Liverpool manager Jurgen Klopp drafted in the services of a professional surfer to teach his players how to cope with stress ahead of the new football season.
Sebastian Steudtner, a German surfer, was a guest of the club at their pre-season training camp in Evian last week to speak to the first-team squad.
In a bid to help players cope with on pitch anxiety and stress, Steudtner headed a session for the squad in a swimming pool which focused on breathing techniques and holding their breath.
Steudnter, 34, won the XXL Biggest Wave Award in 2015, for the second time, after managing to surf a 71-foot wave in a tournament in Portugal.
According to Paul Joyce in The Times, the Liverpool squad were impressed by Steudnter and his presentation, which centres on his “anything is possible” mind-frame.
Liverpool’s title rivals, Manchester City, are backed with the almost bottomless cash reserves of a sovereign nation, so the Reds’ cannot outspend them in their attempts to become England’s dominant club. What the European champions can do, however, is outsmart the Etihad Stadium team and this is something the Reds have and are attempting to do.
Klopp turning to his compatriot in an attempt to maximise his squads’ capabilities and look for that extra 1% in performance is the latest in the long line of the former Borussia Dortmund coaches outside the box thinking when it comes to eking out the latent potential of his playing personnel.
Changing Net Colours
From 2012 to September 2016, the goal nets at Anfield were red in colour.
However, after an open training session at Anfield in 2016, days before Liverpool’s thumping 4-1 victory over then Premier League Champions Leicester City, Klopp requested that the nets be changed from red back to white.
Klopp, backed by his backroom team, requested the net colour change in order to make them more visible in the players’ peripheral vision and thereby make them easier to score into.
With the majority of fans behind both goals wearing red, it was felt the previous coloured netting obscured a players vision of goal while in the thick of the action.
Bespoke Isotonic Drinks
According to a report in SportBild, Mark Warnecke — a world champion swimmer — was commissioned by Liverpool to produce two isotonic sports drinks – one citron and one orange – in an attempt to ‘significantly speed up regeneration after exercise’.
Warnecke made history for becoming the oldest athlete to win a major swimming event since 1971. In 2005, at the age of 35, he won the world 50m breaststroke title in a shock result.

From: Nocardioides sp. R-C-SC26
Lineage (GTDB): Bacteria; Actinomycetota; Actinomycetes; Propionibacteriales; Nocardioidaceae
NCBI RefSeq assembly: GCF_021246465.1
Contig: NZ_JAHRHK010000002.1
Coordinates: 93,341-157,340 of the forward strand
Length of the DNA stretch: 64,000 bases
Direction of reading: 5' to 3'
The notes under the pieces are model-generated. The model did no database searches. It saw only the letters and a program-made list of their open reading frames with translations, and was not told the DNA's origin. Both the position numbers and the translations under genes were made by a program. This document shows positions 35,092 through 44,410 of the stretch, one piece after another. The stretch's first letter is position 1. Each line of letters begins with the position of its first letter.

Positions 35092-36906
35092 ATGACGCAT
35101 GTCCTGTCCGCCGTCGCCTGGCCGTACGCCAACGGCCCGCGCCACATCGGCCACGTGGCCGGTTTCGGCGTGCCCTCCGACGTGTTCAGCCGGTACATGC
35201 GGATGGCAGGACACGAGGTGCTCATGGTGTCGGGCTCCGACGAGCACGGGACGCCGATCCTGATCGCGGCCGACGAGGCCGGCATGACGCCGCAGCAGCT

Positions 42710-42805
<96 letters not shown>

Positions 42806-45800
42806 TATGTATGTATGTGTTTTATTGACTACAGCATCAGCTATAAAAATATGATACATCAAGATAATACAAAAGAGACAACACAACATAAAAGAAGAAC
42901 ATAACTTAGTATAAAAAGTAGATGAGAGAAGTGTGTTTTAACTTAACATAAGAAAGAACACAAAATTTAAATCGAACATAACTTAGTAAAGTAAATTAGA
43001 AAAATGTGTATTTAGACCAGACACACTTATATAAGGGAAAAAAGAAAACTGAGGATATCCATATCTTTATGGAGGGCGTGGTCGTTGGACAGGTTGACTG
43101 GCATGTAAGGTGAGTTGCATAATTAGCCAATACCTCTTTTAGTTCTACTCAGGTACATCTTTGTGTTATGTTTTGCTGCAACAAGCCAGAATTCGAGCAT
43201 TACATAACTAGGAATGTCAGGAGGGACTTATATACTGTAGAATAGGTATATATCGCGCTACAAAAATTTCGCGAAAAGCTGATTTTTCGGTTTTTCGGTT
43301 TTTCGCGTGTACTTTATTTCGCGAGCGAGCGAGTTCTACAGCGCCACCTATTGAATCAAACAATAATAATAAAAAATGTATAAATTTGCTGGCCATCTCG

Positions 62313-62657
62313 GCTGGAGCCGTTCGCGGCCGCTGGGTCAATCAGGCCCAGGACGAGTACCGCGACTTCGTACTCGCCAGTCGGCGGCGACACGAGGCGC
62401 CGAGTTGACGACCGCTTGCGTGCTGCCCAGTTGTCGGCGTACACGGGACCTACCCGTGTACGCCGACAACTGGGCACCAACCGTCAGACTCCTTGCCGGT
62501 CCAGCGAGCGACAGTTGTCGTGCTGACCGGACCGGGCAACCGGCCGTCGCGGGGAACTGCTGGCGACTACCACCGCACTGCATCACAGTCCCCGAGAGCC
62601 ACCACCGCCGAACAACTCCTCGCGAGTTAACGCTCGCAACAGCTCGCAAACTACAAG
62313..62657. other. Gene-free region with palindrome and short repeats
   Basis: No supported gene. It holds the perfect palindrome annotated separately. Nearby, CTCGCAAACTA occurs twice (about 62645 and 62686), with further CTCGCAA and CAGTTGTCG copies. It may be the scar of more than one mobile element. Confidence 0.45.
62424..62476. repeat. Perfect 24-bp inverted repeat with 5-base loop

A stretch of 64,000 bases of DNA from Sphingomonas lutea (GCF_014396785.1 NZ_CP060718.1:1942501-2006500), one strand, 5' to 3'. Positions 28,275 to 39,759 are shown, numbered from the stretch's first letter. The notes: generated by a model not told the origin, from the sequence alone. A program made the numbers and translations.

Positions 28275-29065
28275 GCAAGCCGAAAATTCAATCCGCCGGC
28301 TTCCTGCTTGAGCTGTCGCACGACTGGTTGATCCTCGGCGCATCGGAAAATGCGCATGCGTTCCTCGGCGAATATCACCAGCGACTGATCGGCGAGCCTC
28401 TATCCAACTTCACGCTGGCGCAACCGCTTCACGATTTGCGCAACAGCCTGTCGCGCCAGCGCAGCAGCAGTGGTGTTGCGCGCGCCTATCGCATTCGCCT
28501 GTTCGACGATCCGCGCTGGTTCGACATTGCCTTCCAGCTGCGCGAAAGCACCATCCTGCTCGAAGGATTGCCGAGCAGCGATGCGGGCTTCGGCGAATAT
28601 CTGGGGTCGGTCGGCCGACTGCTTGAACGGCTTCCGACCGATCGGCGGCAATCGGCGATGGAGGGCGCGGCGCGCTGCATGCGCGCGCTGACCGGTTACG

American swimmer Dara Torres credits Warnecke’s drink with helping her post faster times after she had retired at 41 than she had recorded when she was 20.
Ever eager to innovate, Liverpool approached Warnecke and he accepted the role working alongside the club’s nutritionist Mona Nemmer, who is considered a leading figure in her field. Described by SportsBild as Liverpool’s “secret potions”, the Reds squad are given Warnecke’s drink after each game and training session.
Hiring a Specialist Throw In Coach
Liverpool shocked the football world in 2018 when they confirmed they had hired Dane Thomas Gronnemark as their specialist “throw in coach”.
Gronnemark, who also works with Danish clubs FC Midtjylland and AC Horsens, and in the German Bundesliga, holds the world record for the longest throw at a staggering 51.33M.
Such was the Dane’s impact that his contract was extended by a further six months until June 2019 soon after he joined the club.
Speaking to BBC Sport, Gronnemark says the club are satisfied with his work, which he describes as the weirdest job in the world.
“The extension documents Liverpool’s satisfaction with my work and the fact that they recognise and acknowledge the results we’ve achieved with the players. I hope that our hard work will be rewarded with good results when the season comes to an end in May”, he said.
Hiring Cern Scientists To Their Scouting Team
A massive factor in Liverpool’s recent resurgence has been their much-improved record in the transfer market. Sadio Mane, Mohamed Salah, Virgil van Dijk, Alisson Becker and Fabinho have all arrived at the club since Klopp was hired Liverpool manager and all played a prominent role in the club’s sixth European Cup success.
Given the detail Liverpool go into when scouting a player and the backgrounds of the people hired by the club in their analytics department, the Reds increased and improved transfer acumen is not surprising.
According to Bruce Schoenfield of the New York Times, the European champions are at the vanguard of football analytics and are revolutionising player identification and recruitment.
Lead by Ian Graham, the clubs head of research, Liverpool’s analytics team is composed of intellectuals from varying backgrounds.
As well as Graham, the brains trust behind the Reds transfer success contains Tim Waskett, an astrophysicist, math expert Dafydd Steele and Will Spearman, who was a particle physicist at CERN.
Ignacio Palacios-Huerta, a director at Athletic Bilbao, as well as a professor at the London School of Economics, hailed Liverpool as the world leader in football analytics.
“There is clear leadership by one club: Liverpool. They have a group of four or five PhDs in maths and physics, and they know football”, he told the Financial Times.
By increasing the players’ physical robustness via a bespoke, isotonic energy drink or increasing their chances of goals by changing the nets’ colour or maximising their ability to score from throw-ins, Liverpool are looking to garner any on-pitch advantage they can.
With Klopp the face of a large team committed to winning and improving by previously unheard of methods, Liverpool fans can rest assured that the club are doing everything in the power to win.